Since maxR−minR is approximately 5-6 mm for human teeth, the error introduced by this formula is 5/255 mm=0.02 mm. The collision detection or the determination of the intersection line between two surfaces is efficient. During this process, the embodiment computes the elevation of all grid points in one tooth surface over the other one. If two next points in the grid have different sign elevations, then the segment connecting these points intersects the surface. The segment is approximately divided by the surface into parts proportional to the elevation in its ends. The intersection points on the sides of one grid cell may be connected according to the elevation signs in the vertices to generate an intersection line. This embodiment may be speeded up by first computing elevation values for sub-grid (2*2 or 3*3) of points. In some applications, tooth penetration may be estimated as the maximum of (minus) elevation of the grid points having a negative elevation. In other applications the penetration may be estimated as (minus) sum of negative elevation. Also, each negative elevation may be multiplied by the cell area. In the latter case, the result is equivalent to the volume of the 3D bodies intersection. Due to the geometry representation, certain minor collisions with small penetrations (smaller than the treatment precision) may occur and these small collisions are ignored by the system. Given a cell size and the angle between cells, the system can estimate how much a tooth may penetrate into another tooth if all its vertices are outside. The penetration may be significant only if there is a sharp outer angle. When the vertices are found with a small elevation, the mesh in those elevated areas are subdivided. (This is similar to starting with 3*3 mesh, and taking a smaller mesh in close areas only.) When a user drags a tooth model to move it, teeth penetrations are approximately computed, without subdivisions. When a user releases the tooth model, the penetration can be computed more precisely. If a collision exists, the tooth can be moved a small distance to avoid collision. The teeth penetration and “distance” (positive elevation) between two teeth are estimated quickly. When the tooth movements are small, the elevation is approximately proportional to the tooth movement (the functions are locally linear), so a touching position (a position with zero elevation) can be determined quickly. Pseudo-code for the processes of FIGS. 8 and 9 is shown below: EDF2 ConvertTooth (tooth, resolutionPhi, resolutionTheta { Construct the biggest box that is inside the tooth in the current basis. The box sides must be parallel to coordinate planes (XY, YZ and XY). Move the center of the coordinate system to the center of the box. Use the sides of the bounding box to construct the parameters of the coordinate system.
Sometimes XSize may be made equal to YSize and to min(XSize, YSize). This ensures that the set of 3D points “phi=const” is a plane. For(theta=0; theta<resolutionTheta; theta++) { For(phi=0; phi<resolutionPhi; phi++) { 1. Find a point on the tooth surface that intersects with the ray for given u and v. 2. Using that point calculate the R value.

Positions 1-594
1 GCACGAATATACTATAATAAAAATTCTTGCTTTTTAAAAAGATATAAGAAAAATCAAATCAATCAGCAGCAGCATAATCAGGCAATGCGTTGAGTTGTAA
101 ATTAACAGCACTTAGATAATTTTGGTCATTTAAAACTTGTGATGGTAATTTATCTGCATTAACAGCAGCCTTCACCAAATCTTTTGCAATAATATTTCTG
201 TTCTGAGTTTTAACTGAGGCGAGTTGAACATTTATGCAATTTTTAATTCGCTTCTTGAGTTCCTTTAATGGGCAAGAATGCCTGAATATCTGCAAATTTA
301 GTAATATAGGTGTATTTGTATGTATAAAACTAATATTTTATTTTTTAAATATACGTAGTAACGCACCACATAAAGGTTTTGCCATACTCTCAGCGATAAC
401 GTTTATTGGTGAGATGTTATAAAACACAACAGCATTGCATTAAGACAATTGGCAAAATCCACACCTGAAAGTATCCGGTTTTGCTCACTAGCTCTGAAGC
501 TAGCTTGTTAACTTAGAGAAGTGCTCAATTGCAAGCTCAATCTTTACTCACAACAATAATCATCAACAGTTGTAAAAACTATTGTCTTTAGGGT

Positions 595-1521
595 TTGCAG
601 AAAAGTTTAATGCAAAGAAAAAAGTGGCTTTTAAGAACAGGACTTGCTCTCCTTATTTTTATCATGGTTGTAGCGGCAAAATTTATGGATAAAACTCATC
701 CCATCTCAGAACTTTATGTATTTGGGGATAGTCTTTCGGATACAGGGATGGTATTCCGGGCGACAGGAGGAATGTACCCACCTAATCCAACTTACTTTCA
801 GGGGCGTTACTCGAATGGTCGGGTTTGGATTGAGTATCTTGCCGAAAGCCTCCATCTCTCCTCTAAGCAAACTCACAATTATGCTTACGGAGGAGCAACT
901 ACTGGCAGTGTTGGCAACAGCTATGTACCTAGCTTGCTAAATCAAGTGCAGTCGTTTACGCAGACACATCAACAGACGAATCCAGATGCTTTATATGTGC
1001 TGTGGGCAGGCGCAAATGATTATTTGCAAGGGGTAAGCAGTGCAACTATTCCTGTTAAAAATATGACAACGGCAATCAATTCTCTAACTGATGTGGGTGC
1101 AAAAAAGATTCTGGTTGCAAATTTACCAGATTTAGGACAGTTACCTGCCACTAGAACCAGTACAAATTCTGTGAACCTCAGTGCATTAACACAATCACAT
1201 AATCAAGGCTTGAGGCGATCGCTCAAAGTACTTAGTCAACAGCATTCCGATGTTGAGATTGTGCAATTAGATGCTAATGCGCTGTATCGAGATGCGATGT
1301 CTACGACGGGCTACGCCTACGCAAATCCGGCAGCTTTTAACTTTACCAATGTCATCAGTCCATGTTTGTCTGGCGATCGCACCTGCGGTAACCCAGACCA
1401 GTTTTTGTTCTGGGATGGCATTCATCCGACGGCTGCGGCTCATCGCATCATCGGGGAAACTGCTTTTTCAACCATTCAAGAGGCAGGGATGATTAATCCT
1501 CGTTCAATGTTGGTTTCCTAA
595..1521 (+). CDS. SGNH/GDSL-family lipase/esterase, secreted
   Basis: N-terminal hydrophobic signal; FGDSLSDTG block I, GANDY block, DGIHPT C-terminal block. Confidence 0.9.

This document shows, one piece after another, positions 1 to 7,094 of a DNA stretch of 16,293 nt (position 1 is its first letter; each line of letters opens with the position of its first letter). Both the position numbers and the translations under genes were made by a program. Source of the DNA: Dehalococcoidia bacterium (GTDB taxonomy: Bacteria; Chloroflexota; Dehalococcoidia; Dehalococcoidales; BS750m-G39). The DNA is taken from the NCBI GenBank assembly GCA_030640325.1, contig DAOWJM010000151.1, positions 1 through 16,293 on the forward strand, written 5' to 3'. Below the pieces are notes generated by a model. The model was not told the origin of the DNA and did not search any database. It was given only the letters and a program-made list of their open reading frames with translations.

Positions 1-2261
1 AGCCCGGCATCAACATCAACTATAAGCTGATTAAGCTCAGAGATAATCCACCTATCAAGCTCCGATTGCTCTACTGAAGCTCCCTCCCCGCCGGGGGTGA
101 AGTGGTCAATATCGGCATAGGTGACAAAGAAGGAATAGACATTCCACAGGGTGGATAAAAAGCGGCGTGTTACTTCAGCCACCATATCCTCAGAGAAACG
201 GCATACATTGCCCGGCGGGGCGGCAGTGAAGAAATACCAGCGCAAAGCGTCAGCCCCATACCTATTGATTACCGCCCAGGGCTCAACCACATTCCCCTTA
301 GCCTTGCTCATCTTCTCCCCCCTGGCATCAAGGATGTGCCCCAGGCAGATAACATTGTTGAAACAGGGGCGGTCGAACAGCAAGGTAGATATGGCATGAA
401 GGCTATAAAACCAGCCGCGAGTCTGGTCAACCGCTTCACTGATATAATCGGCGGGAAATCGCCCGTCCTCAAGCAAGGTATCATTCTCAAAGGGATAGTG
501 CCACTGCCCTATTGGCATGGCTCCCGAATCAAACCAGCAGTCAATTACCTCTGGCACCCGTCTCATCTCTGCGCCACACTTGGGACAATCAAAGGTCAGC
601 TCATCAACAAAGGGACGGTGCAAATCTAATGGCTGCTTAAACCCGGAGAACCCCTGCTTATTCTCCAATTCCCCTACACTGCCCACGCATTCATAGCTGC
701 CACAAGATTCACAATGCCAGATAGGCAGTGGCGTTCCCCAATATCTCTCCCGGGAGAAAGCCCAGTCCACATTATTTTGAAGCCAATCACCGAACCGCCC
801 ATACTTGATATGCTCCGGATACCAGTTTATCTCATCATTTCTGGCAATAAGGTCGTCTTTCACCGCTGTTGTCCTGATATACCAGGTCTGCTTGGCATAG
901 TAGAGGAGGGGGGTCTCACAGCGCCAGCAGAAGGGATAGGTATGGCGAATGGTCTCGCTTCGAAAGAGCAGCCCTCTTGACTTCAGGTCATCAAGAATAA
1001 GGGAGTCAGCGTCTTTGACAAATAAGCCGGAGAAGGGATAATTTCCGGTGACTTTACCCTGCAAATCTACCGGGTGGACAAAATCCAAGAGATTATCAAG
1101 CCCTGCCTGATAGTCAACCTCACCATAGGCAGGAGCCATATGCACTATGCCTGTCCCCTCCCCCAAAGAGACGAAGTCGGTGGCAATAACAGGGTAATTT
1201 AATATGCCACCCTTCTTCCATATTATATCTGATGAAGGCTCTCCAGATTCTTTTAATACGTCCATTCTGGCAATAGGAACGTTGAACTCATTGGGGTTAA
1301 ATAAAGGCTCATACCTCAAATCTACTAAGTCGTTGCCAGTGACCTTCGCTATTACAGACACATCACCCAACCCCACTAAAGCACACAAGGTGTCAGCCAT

Since the ray may intersect the surface in more than one point, select the point with the largest R to not make the tooth smaller. This situation should not happen at all, if the coordinate system is “good” for the tooth, but it happens sometimes in small cavities or in cut regions. 3. Store that value in the table. } } } The processes of FIGS. 8-9 parameterize substantially all 3D space, less a small region inside the tooth. The result is a computationally simple formula that performs (u,v,r)->3D. The inverse mapping 3D->(u,v,r) should also exist and should not involve much computation as well. The process represents the surface in parametric coordinates as an explicit smooth function (smooth—continuous first derivatives) of phi an theta, such as R=F(phi, theta). The compression reduces disk space requirement and increases transmission speed to a clinician. Moreover, for every 3D point P, the system can easily detect whether the point is inside the tooth for a fast collision detection. It can be accomplished in the following way: 1. Convert P into parametric form (phi, theta, R). 2. For the above phi and theta find Rt of the tooth surface, for example, using bilinear interpolation. 3. If R>Rt, the point is outside the tooth. Although the above parametric techniques can be used to compress the storage size of a mesh model of a tooth, other techniques can be used. In another embodiment, decimation operations can be applied to the mesh of teeth to eliminate data points, which improves processing speed. After the smoothing and decimation operation have been performed, an error value is calculated based on the differences between the resulting mesh and the original mesh or the original data, and the error is compared to an acceptable threshold value. The smoothing and decimation operations are applied to the mesh once again if the error does not exceed the acceptable value. The last set of mesh data that satisfies the threshold is stored as the tooth model. Additionally, the mesh model can be simplified by removing unwanted or unnecessary sections of the model to increase data processing speed and enhance the visual display. Unnecessary sections include those not needed for creation of the tooth-repositioning appliance. The removal of these unwanted sections reduces the complexity and size of the digital data set, thus accelerating manipulations of the data set and other operations. After the user instructs the software to erase unwanted sections, all triangles within the box set by the user are removed and the border triangles are modified to leave a smooth, linear border. The software deletes all of the triangles within the box and clips all triangles that cross the border of the box. This requires generating new vertices on the border of the box. The holes created in the model at the faces of the box are retriangulated and closed using the newly created vertices. In alternative embodiments, the computer automatically simplifies the digital model by performing the user-oriented functions described above. The computer applies knowledge of orthodontic relevance to determine which portions of the digital model are unnecessary for image manipulation. In another embodiment, data associated with the 3D model includes features can be compressed based on observed characteristics of the tooth surfaces. For example, the system can use the curvature of a particular molar between the tips of the cusps and the gumline to predict the shape of the roots for that molar. Models of typical root and crown shapes also can be used to provide predict the shape of the tooth. The information used to arrive at the predicted shapes can be used in lieu of the original data, thus effecting data compression. Other feature detection techniques use databases of known cases or statistical information against which a particular 3D image is matched using conventional image pattern matching and data fitting techniques. One such technique, known as “Maximum a posteriori” (MAP), uses prior images to model pixel values corresponding to distinct object types (classes) as independent random variables with normal (Gaussian) distributions whose parameters (mean and variance) are selected empirically. For each class, a histogram profile is created based on a Gaussian distribution with the specified mean and variance. The prior images supply for each pixel and each class the probability that the pixel belongs to the class, a measure which reflects the relative frequency of each class. Applying Bayes' Rule to each class, the pixel values in the input image are scaled according to the prior probabilities, then by the distribution function. The result is a posterior probability that each pixel belongs to each class. The Maximum a posteriori (MAP) approach then selects for each pixel the class with the highest posterior probability. Once downloaded to a remote workstation, a treating clinician is able to view a patient's treatment plan and alter or comment on the plan. The client viewer application is implemented in a computer program installed locally on a client computer at the clinician's site. In one implementation, the viewer program downloads a data file from a remote host, such as a file transfer protocol (FTP) server maintained by the treatment plan designer, which can be accessed either through direct connection or through a computer network, such as the World Wide Web. The viewer program uses the downloaded file to present the treatment plan graphically to the clinician. The viewer program also can be used by the treatment plan designer at the host site to view images of a patient's teeth. 3-D images of various orthodontic views can then be rendered after the compressed data of the teeth has been received. In this process, an origin point, or “look from” point associated with a camera view is generated. Next, a “look at” point or a focus point associated with the camera view is determined. In this system, the line from LookFromPoint to LookAtPoint defines the direction the camera is shooting at. Additionally, a camera Z vector, or up vector, is determined. Pseudo code for generating various orthodontic views is shown below. With reference to the pseudo code, the code defines a boundingbox of one mold (2 arches) which is the smallest cube containing the molds geometry. Other settings associated with the bounding box include: Z_Axis: point from lower to upper, Y_Axis: point from inside mouse to front teeth (incisors) X_Axis: point from center to left. FieldOfView: is the open angle, it corresponding to lens HalfFieldOfView: FieldOfView*0.5 MoldCenter: Center of the BoundingBox X_Length: BoundingBox X dimension Y_Length: BoundingBox X dimension Z_Length: BoundingBox X dimension X_MIN: minimum X value of the BoundingBox i.e. right most surface cube X value. X_MAX: maximum X value of the BoundingBox Y_MIN: minimum Y value of the BoundingBox Y_MAX: maximum Y value of the BoundingBox Z_MIN: minimum Z value of the BoundingBox Z_MAX: maximum Z value of the BoundingBox CameraLookFromPoint: X=0.5*MoldCenter.X+0.5*X_Max+0.25*MAX(Y_Length, Z_Length)/tan(HalfFieldOfView); Y=MoldCenter.Y Z=MoldCenter.Z−0.25*MAX(Y_Length, Z_Length)/tan(HalfFieldOf View); CameraLookAtPoint: X=MoldCenter.X+0.25*X_Length; Y=MoldCenter.Y; Z=MoldCenter.Z; CameraUpVector: ZAxis; CameraLookFromPoint: X=MoldCenter.X; Y=0.5*MoldCenter.Y+0.5*Y_Max+0.25*MAX(X_Length, Z_Length)/tan(HalfFieldOfView); Z=MoldCenter.Z−0.25*MAX(X_Length, Z_Length)/tan(HalfFieldOfView); CameraLookAtPoint: X=MoldCenter.X; Y=MoldCenter.Y+0.25*Y_Length; Z=MoldCenter.Z; CameraUpVector: ZAxis; CameraLookFromPoint: X=0.5*MoldCenter.X+0.5*X_Min−0.25*MAX(Y_Length, Z_Length)/tan(HalfFieldOfView); Y=MoldCenter.Y; Z=MoldCenter.Z−0.25*MAX(Y_Length, Z_Length)/tan(HalfFieldOf View); CameraLookAtPoint: X=MoldCenter.X−0.25*X_Length; Y=MoldCenter.Y; Z=MoldCenter.Z; CameraUpVector: ZAxis; CameraLookFromPoint: X=MoldCenter.X−0.25*X_Length; Y=Y_Min−0.25*MAX(X_Length, Z_Length)/tan(HalfFieldOfView); Z=MoldCenter.Z; CameraLookAtPoint: X=MoldCenter.X−0.25*X_Length; Y=MoldCenter.Y; Z=MoldCenter.Z; CameraUpVector: ZAxis; CameraLookFromPoint: X=MoldCenter.X+0.125*X_Length; Y=MoldCenter.Y; Z=MoldCenter.Z; CameraLookAtPoint: X=MoldCenter.X−0.25*X_Length; Y=MoldCenter.Y; Z=MoldCenter.Z; CameraUpVector: ZAxis; CameraLookFromPoint: X=MoldCenter.X; Y=MoldCenter.Y; Z=MoldCenter.Z; CameraLookAtPoint: X=MoldCenter.X; Y=MoldCenter.Y+0.25*Y_Length; Z=MoldCenter.Z; CameraUpVector: ZAxis; CameraLookFromPoint: X=MoldCenter.X+0.125*X_Length; Y=MoldCenter.Y; Z=MoldCenter.Z; CameraLookAtPoint: X=MoldCenter.X+0.25*X_Length; Y=MoldCenter.Y; Z=MoldCenter.Z CameraUpVector: ZAxis; CameraLookFromPoint: X=MoldCenter.X+0.25*X_Length; Y=Y_MIN−0.25*MAX(X_Length, Z_Length)/tan(HalfFieldOfView); Z=MoldCenter.Z; CameraLookAtPoint: X=MoldCenter.X+0.25*X_Length; Y=MoldCenter.Y; Z=MoldCenter.Z; CameraUpVector: ZAxis; Once the intermediate and final data sets have been created and reviewed by an orthodontist or suitably trained person, the appliances may be fabricated as illustrated in FIG. After production, the appliances can be supplied to the treating professional all at one time. The appliances are marked in some manner, typically by sequential numbering directly on the appliances or on tags, pouches, or other items which are affixed to or which enclose each appliance, to indicate their order of use. Optionally, written instructions may accompany the system which set forth that the patient is to wear the individual appliances in the order marked on the appliances or elsewhere in the packaging. Use of the appliances in such a manner will reposition the patient's teeth progressively toward the final tooth arrangement. Because a patient's teeth may respond differently than originally expected, the treating clinician may wish to evaluate the patient's progress during the course of treatment. The system can also do this automatically, starting from the newly measured in-course dentition. If the patient's teeth do not progress as planned, the clinician can revise the treatment plan as necessary to bring the patient's treatment back on course or to design an alternative treatment plan. The clinician may provide comments, oral or written, for use in revising the treatment plan. The clinician also can form another set of plaster castings of the patient's teeth for digital imaging and manipulation. The clinician may wish to limit initial aligner production to only a few aligners, delaying production on subsequent aligners until the patient's progress has been evaluated. FIG. 11 is a simplified block diagram of a data processing system The user interface input devices typically include a keyboard and may further include a pointing device and a scanner. The pointing device may be an indirect pointing device such as a mouse, trackball, touch-pad, or graphics tablet, or a direct pointing device such as a touch-screen incorporated into the display, or a three dimensional pointing device, such as the gyroscopic pointing device described in U.S. Pat. No. 5,440,326, other types of user interface input devices, such as voice recognition systems, can also be used. User interface output devices typically include a printer and a display subsystem, which includes a display controller and a display device coupled to the controller. The display device may be a cathode ray tube (CRT), a flat-panel device such as a liquid crystal display (LCD), or a projection device. The display subsystem may also provide non-visual display such as audio output. Storage subsystem Memory subsystem File storage subsystem In this context, the term “bus sub-system” is used generically so as to include any mechanism for letting the various components and subsystems communicate with each other as intended. With the exception of the input devices and the display, the other components need not be at the same physical location. Thus, for example, portions of the file storage system could be connected via various local-area or wide-area network media, including telephone lines. Similarly, the input devices and display need not be at the same location as the processor, although it is anticipated that personal computers and workstations typically will be used. Bus subsystem Scanner Fabrication machine The invention has been described in terms of particular embodiments. Other embodiments are within the scope of the following claims. For example, the three-dimensional scanning techniques described above may be used to analyze material characteristics, such as shrinkage and expansion, of the materials that form the tooth castings and the aligners. Also, the 3D tooth models and the graphical interface described above may be used to assist clinicians that treat patients with conventional braces or other conventional orthodontic appliances, in which case the constraints applied to tooth movement would be modified accordingly. Moreover, the tooth models may be posted on a hypertext transfer protocol (http) web site for limited access by the corresponding patients and treating clinicians. Patent Citations